Friday, May 29, 2009

Not So Bad Samaritan

Perhaps it’s because I’m not such a bad guy; it’s probably also that my affection for bicycles compels me to want to see them running; and above all, it’s probably that I enjoy the opportunity to show off my limited bike repair skills to someone who’s less adept than me, but whatever the reason, I generally do, when I come upon someone who’s pushing their rig or has it turned upside-down on the side of the trail, ask “You okay?” or “Got everything you need?” and will typically, if assistance is called for, pull over to help if I can.

This week, for instance, I got three people back up and riding with hardly any effort on my part, which made those good deeds all that much better since with a minimum of effort, I got to play the part of the knight in shining armor, or at least, wool.

On Monday, I think it was, I passed a trio of teenagers, two of whom stood around a third who was engaged in that classic beginner-move of flat fixing, the one where you’ve got all your tools splayed out around you and are trying to align a perfectly flat tube around the rim with the tire nowhere to be seen. I circled around and explained how it was easier to adopt a strategy where you would tuck the tube into the tire and then showed them how it was done, a relatively easy task given that the tire was all nice and worn and stretched out and didn’t even require levers to reseat the bead. They thanked me profusely and one even stopped talking on his cellphone to express his gratitude.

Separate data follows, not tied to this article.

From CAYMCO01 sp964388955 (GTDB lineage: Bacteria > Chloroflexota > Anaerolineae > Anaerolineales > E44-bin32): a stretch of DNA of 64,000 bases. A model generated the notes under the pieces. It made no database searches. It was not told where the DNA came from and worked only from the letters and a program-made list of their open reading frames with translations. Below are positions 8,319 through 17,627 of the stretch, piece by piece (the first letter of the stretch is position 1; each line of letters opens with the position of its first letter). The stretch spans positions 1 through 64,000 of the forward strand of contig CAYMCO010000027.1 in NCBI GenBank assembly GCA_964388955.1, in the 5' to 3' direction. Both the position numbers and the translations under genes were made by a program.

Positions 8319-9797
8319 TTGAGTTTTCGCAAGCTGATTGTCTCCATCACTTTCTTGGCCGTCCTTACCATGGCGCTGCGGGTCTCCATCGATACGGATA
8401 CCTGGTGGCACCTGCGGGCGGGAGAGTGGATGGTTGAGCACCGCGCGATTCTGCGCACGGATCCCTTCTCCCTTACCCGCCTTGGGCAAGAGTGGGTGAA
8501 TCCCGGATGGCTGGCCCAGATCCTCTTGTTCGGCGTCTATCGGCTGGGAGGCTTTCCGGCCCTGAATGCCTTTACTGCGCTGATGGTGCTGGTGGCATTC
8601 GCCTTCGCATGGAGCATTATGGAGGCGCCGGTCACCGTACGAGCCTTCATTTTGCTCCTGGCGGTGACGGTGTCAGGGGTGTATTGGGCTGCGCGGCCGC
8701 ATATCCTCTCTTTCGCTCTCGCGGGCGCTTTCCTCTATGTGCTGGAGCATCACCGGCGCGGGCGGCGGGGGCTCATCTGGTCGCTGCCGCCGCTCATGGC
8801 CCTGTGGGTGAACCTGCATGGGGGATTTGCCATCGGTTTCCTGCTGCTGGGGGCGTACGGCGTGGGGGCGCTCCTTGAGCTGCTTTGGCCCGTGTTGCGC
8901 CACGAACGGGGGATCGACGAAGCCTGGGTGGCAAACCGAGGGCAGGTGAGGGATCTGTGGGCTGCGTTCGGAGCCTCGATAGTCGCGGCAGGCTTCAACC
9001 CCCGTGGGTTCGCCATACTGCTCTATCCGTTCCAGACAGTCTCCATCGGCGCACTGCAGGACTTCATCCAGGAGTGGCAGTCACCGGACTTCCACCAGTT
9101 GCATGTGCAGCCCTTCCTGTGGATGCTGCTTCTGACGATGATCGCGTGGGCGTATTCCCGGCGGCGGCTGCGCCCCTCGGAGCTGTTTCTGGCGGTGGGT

And then, on both Wednesday and Thursday, I passed by middle-aged ladies who had dropped their chains and despaired of getting them back on.

These are the best kind of roadside repairs: they take but a moment and then you’re gone; a hero off into sunset.

Monday, May 25, 2009

Little of Everything

I’m sure I try to do too much.

If I were a better, more evolved person, I’d be more fully committed to all the things that I endeavor to do instead of preferring to sample the available flavors of the day, enjoying a bit of this, a bit of that, however I can.

But I’m not. I’m the person I’ve turned out to be, so there you have it, which is why, no doubt, I took a reasonable amount of pleasure today in a range of adventures instead of staying put in one place and exploring it to the bitter end.

Case in point: After a morning of several work odds and ends, all of which I should have devoted more time and energy to, but each of which I devoted just enough effort to that I won’t be kicking myself later for having avoided altogether, I hitched up the Haulin’ Colin trailer and rode down to Pike Place Market for the Memorial Day Cargo Bike Jamboree meet-up, where I enjoyed the company of many of my favorite bike nerds most of whom were showcasing impressive ways to haul all sorts of picnic items on two wheels.

But instead of joining them on their jaunt out to West Seattle, though, I pedaled off, once the ride had started, to head over to Judkins Park to sample the experience of another bike community, this one featuring teams of bike polo players competing in the West Side Invite’s championship. And while I certainly could have basked in the festivities all afternoon, I stayed for only a couple beers, and after passing out a handful of cold ones from the trailer’s cooler, I rode off to join my family for an outing at Lake Washington, where grownups sat around quaffing brews and children romped in the water.

Even there, though, I didn’t settle; a couple hours, then back to catch a few more polo matches before home for whatever’s next.

Saturday, May 23, 2009

Mike Watt